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Anat Rec. 2001 Aug 1;263(4):388-95.

Spinal fusion with recombinant human growth and differentiation factor-5 combined with a mineralized collagen matrix.

By: Spiro RC, Thompson AY, Poser JW.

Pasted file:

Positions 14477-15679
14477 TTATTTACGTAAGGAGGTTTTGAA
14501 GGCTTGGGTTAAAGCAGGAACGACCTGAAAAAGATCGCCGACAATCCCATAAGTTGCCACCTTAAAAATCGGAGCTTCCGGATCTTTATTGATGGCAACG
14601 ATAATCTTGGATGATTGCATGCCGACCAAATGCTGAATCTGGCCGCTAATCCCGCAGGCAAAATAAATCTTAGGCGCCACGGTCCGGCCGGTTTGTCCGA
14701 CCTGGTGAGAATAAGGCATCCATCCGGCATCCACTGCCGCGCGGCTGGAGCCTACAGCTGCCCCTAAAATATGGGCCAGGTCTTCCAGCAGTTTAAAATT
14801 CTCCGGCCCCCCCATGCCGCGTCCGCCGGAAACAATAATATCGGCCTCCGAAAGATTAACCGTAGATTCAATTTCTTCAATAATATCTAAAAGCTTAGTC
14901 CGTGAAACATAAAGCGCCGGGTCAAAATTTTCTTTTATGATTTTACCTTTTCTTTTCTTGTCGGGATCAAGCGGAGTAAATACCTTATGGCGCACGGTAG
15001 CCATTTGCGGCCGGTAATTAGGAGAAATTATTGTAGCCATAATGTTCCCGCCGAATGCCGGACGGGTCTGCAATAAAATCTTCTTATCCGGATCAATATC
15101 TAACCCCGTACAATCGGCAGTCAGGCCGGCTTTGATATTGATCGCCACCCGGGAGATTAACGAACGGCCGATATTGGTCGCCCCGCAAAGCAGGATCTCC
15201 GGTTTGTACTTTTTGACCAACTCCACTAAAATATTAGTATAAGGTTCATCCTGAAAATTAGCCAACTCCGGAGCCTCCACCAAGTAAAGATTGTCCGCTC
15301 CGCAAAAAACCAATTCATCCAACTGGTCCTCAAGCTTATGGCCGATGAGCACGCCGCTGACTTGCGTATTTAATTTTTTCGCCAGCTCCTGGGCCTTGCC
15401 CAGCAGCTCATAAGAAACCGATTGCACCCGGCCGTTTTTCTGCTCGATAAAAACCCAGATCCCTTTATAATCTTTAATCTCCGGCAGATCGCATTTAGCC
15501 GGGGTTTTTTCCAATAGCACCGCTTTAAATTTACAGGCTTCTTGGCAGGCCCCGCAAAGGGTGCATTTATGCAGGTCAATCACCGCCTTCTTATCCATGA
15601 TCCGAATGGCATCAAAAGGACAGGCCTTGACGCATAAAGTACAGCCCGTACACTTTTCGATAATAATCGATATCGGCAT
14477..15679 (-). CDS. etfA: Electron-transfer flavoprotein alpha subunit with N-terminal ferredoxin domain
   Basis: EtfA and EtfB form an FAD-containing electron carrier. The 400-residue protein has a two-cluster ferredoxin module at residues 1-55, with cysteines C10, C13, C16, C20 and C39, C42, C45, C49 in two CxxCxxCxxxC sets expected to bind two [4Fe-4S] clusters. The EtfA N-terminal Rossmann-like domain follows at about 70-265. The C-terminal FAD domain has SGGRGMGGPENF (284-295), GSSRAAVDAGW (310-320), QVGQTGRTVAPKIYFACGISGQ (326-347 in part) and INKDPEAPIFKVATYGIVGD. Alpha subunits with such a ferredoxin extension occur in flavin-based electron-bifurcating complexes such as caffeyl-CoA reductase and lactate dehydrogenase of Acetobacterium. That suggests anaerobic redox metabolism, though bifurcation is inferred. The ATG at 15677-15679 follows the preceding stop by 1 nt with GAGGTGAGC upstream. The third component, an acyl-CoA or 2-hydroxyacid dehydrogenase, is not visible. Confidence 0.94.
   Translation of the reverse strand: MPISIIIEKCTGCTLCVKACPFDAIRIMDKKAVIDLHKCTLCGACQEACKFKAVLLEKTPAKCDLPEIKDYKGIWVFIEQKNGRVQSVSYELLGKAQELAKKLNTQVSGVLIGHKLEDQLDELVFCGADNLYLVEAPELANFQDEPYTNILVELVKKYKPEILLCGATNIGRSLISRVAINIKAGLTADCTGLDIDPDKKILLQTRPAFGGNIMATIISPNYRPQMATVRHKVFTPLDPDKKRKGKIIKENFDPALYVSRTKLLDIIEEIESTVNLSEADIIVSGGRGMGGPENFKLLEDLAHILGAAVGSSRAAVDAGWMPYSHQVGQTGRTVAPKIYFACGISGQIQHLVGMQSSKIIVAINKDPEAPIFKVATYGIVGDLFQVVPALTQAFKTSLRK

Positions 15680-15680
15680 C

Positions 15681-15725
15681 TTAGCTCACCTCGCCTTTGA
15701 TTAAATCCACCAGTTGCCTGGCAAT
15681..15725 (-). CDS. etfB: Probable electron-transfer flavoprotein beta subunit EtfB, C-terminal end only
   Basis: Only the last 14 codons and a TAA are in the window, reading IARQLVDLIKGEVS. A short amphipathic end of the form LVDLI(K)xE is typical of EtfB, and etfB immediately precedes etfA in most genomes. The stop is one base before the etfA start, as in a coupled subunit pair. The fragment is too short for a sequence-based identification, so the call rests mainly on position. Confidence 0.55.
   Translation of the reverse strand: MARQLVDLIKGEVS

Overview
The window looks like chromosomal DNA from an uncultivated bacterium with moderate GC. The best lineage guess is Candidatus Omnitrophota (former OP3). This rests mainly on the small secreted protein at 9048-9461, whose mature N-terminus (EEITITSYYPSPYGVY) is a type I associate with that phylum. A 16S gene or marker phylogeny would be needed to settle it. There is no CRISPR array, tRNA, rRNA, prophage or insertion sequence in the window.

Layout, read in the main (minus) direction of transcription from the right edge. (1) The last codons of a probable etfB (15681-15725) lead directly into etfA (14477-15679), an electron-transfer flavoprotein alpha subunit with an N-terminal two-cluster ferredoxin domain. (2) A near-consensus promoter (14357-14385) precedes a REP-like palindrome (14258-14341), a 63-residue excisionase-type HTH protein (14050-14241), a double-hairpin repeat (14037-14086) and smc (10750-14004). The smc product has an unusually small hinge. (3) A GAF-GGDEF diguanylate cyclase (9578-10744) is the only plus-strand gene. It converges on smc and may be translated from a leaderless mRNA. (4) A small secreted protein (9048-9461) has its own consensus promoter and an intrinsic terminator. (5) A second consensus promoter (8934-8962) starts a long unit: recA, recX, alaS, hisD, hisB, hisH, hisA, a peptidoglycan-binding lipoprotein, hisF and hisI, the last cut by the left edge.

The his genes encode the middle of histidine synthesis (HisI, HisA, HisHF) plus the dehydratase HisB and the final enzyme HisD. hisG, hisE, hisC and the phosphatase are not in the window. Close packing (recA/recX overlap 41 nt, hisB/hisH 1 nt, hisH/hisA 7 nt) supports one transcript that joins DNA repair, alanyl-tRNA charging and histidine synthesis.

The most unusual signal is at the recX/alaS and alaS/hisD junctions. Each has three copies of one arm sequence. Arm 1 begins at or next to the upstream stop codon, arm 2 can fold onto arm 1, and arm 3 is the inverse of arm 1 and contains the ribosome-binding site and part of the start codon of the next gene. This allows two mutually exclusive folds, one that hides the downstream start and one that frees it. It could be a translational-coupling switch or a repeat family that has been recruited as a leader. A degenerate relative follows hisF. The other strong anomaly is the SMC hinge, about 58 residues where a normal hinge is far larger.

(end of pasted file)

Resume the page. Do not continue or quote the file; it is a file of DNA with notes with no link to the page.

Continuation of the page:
The availability of recombinant osteoinductive growth factors and new osteoconductive matrices offers an alternative to the use of autogenous bone (autograft) for grafting indications. This study evaluates the bone-forming activity of a mineralized collagen matrix combined with recombinant human growth and differentiation factor-5 in a rabbit posterolateral spinal fusion model. The activity of three distinct matrix-growth factor formulations is assessed by radiographic, histologic, and mechanical strength methods. Results show that the radiographic density, histologic quality, and mechanical strength of fusion at 12 weeks post-treatment rank consistently within the treatment groups. Optimal formulations are shown to perform similar to autograft in both the rate and strength of fusion. Fusion rates as high as 80% are observed within specific matrix/growth factor formulations. The average biomechanical strength of treated motion segments in the most efficacious formulation is 82% higher than that obtained with autograft, although this difference is not statistically significant. The fusion mass formed in response to matrix/growth factor formulations is composed of normal trabecular bone with a thin outer cortical plate and modest hematopoietic bone marrow. These results demonstrate that the combination of a mineralized collagen matrix with recombinant human growth and differentiation factor-5 maximizes the inherent conductive and inductive properties of each component, respectively, to provide an effective alternative to autograft for bone grafting procedures.

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